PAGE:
Ethanol Strengthens Against Gasoline on Below-Average ProductionMario Parker
Ethanol strengthened against gasoline on speculation that demand for the biofuel is outstripping supply.
The fuels’ spread shrank by 1.11 cents to 28.44 cents a gallon as production of the fuel reached 832,000 barrels a day last week, the lowest level for this time of year in records going back to June 2010, a report from the Energy Information Administration showed. Inventories have fallen 11 out of the 15 weeks so far this year.
“It’s lack of production and drawing stockpiles,” said Ian Jackson, a trader at SCB & Associates LLC in Chicago. “Just genuine tightness out there.”
Denatured ethanol for May delivery gained 2.8 cents, or 1.1 percent, to $2.488 a gallon on the Chicago Board of Trade. Prices have risen 14 percent this year.
Gasoline for May delivery advanced 1.69 cents, or 0.6 percent, to $2.7724 a gallon on the New York Mercantile Exchange. The contract covers reformulated gasoline, made to be blended with ethanol before delivery to filling stations.
Last year, the worst drought since the 1930s damaged corn crops and raised costs to make the fuel. Prices for the grain have as Agriculture Department reports predicted larger-than-expected supplies.
Corn for May delivery rose 7.5 cents, or 1.2 percent, to $6.52 a bushel in Chicago. One bushel makes at least 2.75 gallons of ethanol.
The corn crush spread, representing gains or losses from turning corn into ethanol, was 12 cents a gallon, unchanged from yesterday. The amount doesn’t include revenue from the sale of dried distillers’ grains, a byproduct of ethanol that can be fed to livestock,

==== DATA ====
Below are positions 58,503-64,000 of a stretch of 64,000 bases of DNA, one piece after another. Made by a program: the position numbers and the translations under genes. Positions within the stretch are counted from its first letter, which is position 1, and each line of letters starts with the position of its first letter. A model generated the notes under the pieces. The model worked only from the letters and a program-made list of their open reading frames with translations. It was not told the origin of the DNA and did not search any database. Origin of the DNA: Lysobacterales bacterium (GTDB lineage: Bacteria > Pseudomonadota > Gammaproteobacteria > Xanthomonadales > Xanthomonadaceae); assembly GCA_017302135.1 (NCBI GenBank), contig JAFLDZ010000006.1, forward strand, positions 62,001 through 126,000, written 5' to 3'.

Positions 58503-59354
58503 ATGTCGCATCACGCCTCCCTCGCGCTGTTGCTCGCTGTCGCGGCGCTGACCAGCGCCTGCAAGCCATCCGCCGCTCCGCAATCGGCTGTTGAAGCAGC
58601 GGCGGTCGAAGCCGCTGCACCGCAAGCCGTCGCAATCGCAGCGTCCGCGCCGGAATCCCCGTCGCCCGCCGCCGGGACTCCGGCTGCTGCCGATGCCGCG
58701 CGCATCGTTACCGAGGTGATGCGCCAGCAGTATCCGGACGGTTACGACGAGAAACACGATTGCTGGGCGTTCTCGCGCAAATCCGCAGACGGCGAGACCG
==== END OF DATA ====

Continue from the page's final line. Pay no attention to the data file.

The spread has been above or near break-even for all of April, the longest such streak since December 2011, data compiled by Bloomberg show.
A 2007 energy law, known as the Renewable Fuels Standard, requires the U.S. to use 13.8 billion gallons of ethanol this year and 14.4 billion in 2014.
Compliance with the program is tracked with certificates called Renewable Identification Numbers, or RINs, that are assigned to each gallon of biofuel.
Corn-ethanol-based RINs fell 1.5 cents today to 68.5 cents, data compiled by Bloomberg show. Advanced RINs, which cover biodiesel and Brazilian sugarcane-based ethanol, were unchanged at 79.5 cents.
On an annual basis, production has averaged 12.3 billion gallons so far this year, EIA data show, short of the level needed to meet federal mandates.
Stockpiles last week dropped 1.6 percent to 17.5 million barrels, 20 percent lower than a year earlier, the EIA said. Inventories have fallen 11 out of the 15 weeks of this year.
Jackson said ethanol prices have received a boost from a lack of foreign competition. Brazil is the biggest supplier of the biofuel to the U.S.
The U.S. hasn’t imported any of the fuel since March 29, the Energy Department’s analytical arm said in the April 17 report.
Spot ethanol in Sao Paulo cost $2.46 a gallon last week, the highest since April 13, 2012, data compiled by Bloomberg show.
Ethanol-blended gasoline made up 94 percent of the total U.S. gasoline supply last week, down from a record 96 percent the previous week, according to the EIA.
In cash market trading, ethanol increased 3.5 cents to $2.68 a gallon in New York, 5 cents to $2.515 in Chicago and 5 cents to $2.57 on the Gulf Coast, data compiled by Bloomberg show. On the West Coast, ethanol was unchanged at $2.76 a gallon.
West Coast ethanol’s premium to the Gulf Coast contracted 5 cents to 19 cents, the smallest differential since April 9. Chicago’s discount to New York Harbor narrowed 1.5 cents to 16.5 cents.